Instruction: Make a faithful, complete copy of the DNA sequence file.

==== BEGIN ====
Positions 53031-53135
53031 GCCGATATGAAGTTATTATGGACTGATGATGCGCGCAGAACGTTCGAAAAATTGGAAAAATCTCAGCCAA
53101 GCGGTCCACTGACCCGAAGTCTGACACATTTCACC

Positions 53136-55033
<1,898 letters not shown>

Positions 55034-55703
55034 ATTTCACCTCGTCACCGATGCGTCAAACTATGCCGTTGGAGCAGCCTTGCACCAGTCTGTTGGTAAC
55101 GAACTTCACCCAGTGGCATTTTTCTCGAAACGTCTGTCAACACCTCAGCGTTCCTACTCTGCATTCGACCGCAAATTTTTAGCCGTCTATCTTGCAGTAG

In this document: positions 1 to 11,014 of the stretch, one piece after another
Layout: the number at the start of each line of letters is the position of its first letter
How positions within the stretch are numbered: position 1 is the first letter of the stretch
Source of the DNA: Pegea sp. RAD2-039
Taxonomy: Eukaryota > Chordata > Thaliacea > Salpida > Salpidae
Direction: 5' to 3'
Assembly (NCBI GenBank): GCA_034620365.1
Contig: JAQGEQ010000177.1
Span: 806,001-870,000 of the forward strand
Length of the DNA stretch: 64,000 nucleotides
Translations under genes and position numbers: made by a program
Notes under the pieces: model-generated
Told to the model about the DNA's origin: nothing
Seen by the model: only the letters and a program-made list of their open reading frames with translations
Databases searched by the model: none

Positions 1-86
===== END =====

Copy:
Positions 53031-53135
53031 GCCGATATGAAGTTATTATGGACTGATGATGCGCGCAGAACGTTCGAAAAATTGGAAAAATCTCAGCCAA
53101 GCGGTCCACTGACCCGAAGTCTGACACATTTCACC

Positions 53136-55033
<1,898 letters not shown>

Positions 55034-55703
55034 ATTTCACCTCGTCACCGATGCGTCAAACTATGCCGTTGGAGCAGCCTTGCACCAGTCTGTTGGTAAC
55101 GAACTTCACCCAGTGGCATTTTTCTCGAAACGTCTGTCAACACCTCAGCGTTCCTACTCTGCATTCGACCGCAAATTTTTAGCCGTCTATCTTGCAGTAG

In this document: positions 1 to 11,014 of the stretch, one piece after another
Layout: the number at the start of each line of letters is the position of its first letter
How positions within the stretch are numbered: position 1 is the first letter of the stretch
Source of the DNA: Pegea sp. RAD2-039
Taxonomy: Eukaryota > Chordata > Thaliacea > Salpida > Salpidae
Direction: 5' to 3'
Assembly (NCBI GenBank): GCA_034620365.1
Contig: JAQGEQ010000177.1
Span: 806,001-870,000 of the forward strand
Length of the DNA stretch: 64,000 nucleotides
Translations under genes and position numbers: made by a program
Notes under the pieces: model-generated
Told to the model about the DNA's origin: nothing
Seen by the model: only the letters and a program-made list of their open reading frames with translations
Databases searched by the model: none

Positions 1-86